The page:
No matter what is your income, investing is something that you must do if you want financial freedom. We asked some of the top finance bloggers about their best type of investment and here is their advice:
Best Types of Investments according to finance bloggers:
Madison DuPaix (My Dollar Plan)
Index funds based on the total market. Low expense ratios with appropriate asset allocation for needs and risk.
Jim Wang (Wallet Hacks)
The stock market. It’s extremely liquid, unlike many other investments, and very inexpensive if you go with a passive index fund. There’s really no other investment out there that compares. Keep it simple!
Michelle Schroeder (Making Sense of Cents)
My favorite type of investment is in Vanguard. I love Vanguard Total Stock Market Index Fund Admiral Shares – low cost, I’m well invested, and I don’t really even have to think about it. It allows me to spend more time in other areas of my life.
Ben Reynolds (Sure Dividend)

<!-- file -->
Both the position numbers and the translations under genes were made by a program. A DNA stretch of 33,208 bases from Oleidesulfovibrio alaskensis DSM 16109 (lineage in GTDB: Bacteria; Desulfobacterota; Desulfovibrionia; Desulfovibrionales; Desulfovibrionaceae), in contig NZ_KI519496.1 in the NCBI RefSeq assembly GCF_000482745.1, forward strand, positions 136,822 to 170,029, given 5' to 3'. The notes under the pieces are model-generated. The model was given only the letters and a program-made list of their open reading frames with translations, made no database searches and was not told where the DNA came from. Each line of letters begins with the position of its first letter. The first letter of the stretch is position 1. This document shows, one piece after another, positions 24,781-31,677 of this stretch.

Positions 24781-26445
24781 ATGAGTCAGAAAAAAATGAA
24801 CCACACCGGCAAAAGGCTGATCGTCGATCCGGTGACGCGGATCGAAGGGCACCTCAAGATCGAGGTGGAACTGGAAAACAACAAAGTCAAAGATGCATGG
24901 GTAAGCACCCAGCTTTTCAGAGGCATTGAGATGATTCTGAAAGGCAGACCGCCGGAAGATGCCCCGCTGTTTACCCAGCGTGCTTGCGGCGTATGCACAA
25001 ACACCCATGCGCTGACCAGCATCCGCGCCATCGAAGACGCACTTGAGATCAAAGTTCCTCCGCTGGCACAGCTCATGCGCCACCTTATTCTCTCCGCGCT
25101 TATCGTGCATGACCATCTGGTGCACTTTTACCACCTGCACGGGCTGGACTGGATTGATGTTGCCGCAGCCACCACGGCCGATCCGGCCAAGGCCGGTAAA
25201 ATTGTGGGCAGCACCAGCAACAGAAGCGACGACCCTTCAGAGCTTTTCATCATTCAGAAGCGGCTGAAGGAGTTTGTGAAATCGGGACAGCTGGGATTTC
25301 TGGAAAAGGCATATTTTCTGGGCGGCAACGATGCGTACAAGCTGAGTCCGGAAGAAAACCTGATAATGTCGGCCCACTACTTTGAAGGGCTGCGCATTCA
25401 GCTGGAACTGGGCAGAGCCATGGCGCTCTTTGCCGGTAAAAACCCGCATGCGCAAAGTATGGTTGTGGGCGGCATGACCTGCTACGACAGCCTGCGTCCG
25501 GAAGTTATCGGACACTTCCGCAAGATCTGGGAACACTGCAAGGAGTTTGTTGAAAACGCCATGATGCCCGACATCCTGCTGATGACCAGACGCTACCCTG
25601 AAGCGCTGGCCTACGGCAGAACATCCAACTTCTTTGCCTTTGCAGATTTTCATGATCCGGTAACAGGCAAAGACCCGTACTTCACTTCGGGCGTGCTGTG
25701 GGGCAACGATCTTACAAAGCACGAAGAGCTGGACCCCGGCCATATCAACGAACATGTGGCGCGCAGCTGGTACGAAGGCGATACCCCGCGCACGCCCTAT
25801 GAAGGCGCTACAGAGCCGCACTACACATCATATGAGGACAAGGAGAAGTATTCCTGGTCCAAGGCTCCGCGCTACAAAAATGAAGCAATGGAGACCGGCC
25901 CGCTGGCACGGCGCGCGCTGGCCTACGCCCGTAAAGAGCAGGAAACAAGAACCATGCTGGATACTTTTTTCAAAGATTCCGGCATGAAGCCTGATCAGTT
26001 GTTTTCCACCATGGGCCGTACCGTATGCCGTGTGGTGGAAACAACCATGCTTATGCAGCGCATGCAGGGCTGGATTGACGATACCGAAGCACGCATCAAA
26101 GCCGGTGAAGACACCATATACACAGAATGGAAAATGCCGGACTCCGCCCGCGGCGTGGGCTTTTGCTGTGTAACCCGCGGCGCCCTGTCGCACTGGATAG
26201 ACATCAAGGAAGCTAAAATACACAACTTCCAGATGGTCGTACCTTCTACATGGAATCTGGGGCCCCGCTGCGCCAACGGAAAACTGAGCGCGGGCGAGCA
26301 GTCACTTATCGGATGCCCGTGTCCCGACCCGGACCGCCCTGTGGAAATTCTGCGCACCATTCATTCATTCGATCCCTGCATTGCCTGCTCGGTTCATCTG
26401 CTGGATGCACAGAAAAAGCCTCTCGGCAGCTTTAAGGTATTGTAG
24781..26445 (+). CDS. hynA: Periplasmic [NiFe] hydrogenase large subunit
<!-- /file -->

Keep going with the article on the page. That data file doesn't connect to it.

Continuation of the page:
Dividend growth stocks are my best type of investment.
In general, a company that can reward shareholders with higher dividend income year after year tells you two important things. The first is that the company’s management is willing to reward shareholders with actual income.
The second is that the company is able to pay out more money every year (on average). This shows the company likely has a strong and durable competitive advantage.
When you can buy into great businesses run by shareholder friendly managements at fair or better prices, you are likely to do well over the long run.
Derek Sall (Life and My Finances)